A Nurse Abroad - Y Magazine
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A Nurse Abroad

A BYU grad has traveled the globe to teach better nursing practices to vulnerable populations.

Photo by Lindsey Rose Melby

Carolyn Melby (AS ’66) was sure she was dying. In 2015 she’d spent several months in a Cambodian camp for orphans with HIV, providing desperately needed nursing education. After contracting an unknown illness and developing a prolonged fever of 105, things seemed bleak, but she stubbornly refused to accept fate: “I wasn’t going to die in Cambodia when I didn’t need to.” She fought on until an infectious-disease expert from Norway determined she had typhoid fever and administered a life-saving treatment, allowing her to continue teaching nursing principles abroad.

Armed with extensive education and extraordinary grit, Melby has shared her expertise from Cambodia to the Caribbean. “There are desperate needs all over,” she says. She is driven by a desire to serve God’s children and open doors for the Church. “I was a missionary from day one. Everything I do is motivated by that.”

Born on a North Dakota ranch in the 1940s, Melby says there seemed to be just two career options for women—teaching and nursing. “I didn’t want to teach,” she says, “so I became a nurse.” After joining the Church at 18, Melby attended BYU and then served a mission in Australia.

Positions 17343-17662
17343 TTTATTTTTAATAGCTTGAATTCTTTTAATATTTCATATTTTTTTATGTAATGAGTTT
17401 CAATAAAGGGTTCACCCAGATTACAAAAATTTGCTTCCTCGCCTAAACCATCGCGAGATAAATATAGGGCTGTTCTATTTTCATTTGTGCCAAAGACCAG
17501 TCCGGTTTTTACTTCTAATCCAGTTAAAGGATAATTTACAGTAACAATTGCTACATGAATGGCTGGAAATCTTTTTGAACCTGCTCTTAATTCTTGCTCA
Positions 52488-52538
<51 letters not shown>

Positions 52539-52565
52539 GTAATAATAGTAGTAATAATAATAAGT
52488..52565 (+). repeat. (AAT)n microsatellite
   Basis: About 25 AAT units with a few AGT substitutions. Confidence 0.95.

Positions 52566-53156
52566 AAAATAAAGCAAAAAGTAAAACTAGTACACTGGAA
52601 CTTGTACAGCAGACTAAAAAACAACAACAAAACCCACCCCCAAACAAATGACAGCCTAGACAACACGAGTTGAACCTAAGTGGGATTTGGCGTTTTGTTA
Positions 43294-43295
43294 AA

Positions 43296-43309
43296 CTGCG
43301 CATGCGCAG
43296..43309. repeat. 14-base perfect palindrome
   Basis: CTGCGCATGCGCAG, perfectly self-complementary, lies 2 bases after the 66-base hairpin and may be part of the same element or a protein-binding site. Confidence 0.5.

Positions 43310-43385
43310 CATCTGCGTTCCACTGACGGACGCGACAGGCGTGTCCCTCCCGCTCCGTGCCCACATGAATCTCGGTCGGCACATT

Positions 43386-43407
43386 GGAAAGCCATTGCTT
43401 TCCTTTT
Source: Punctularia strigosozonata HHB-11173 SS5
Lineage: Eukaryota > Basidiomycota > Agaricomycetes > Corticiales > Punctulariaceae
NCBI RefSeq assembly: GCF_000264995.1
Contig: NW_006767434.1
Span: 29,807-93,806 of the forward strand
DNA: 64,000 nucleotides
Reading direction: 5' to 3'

After receiving a master’s degree and nurse-practitioner’s license, Melby worked for several years in a practice on Capitol Hill in Washington, DC. Eventually, she wanted a bigger impact. “I was stuck on treadmill,” she explains. “To impact a population at large, you need a community-health focus rather than an individual focus.”

“Why would I retire when I know more now than I have ever known before?”

—Carolyn Melby

Melby’s career took a political twist when she worked on the Reagan/Bush presidential campaign, where she discovered that “you make a difference by making policy.” Upon finishing the campaign, she returned to school to obtain a doctorate in health policy. Despite her previous aversion to teaching, Melby went on to teach at universities across the globe.

When she eventually retired, Melby found that it didn’t suit her ambitious nature. “Why would I retire,” she remembers thinking, “when I know more now than I have ever known before?” So Melby founded a charity, named after her parents—the Carl and Engla Melby Charitable Foundation. Teaming up with the British charity AMAR, she provides nursing education in developing countries.

Now almost 80 years old, Melby works in Erbil, Kurdistan, to empower and educate nurses. “There is no nursing registration in Kurdistan,” explains Melby, who understands the value of standards defining what a nurse knows and is qualified to do. Her charity provides vital education to public hospitals and also works with refugee camps in the region teaching classes in English, nutrition, hygiene, and family planning. Latter-day Saint Charities is funding a development center for nurses and midwives that is currently under construction to teach lay midwives proper nursing procedures. “I felt like a raft in a storm,” Melby says of meeting nurse midwives in Kurdistan. “They clung to me, desperate for help.”

Melby also works closely with governments to establish consistent and credible nursing credentials. Beyond Kurdistan, she has visited Asian and Caribbean countries to develop advanced nurse-practitioner programs recognized by the government that will address gaps in nursing education.

With her background in nursing, politics, and health policy, Melby feels uniquely prepared to tackle global health-policy challenges. “I see again and again that I’m doing something no one else could do,” she says. “No one with my expertise was available to go to Kurdistan and do this. It was me. And that’s pretty wonderful.”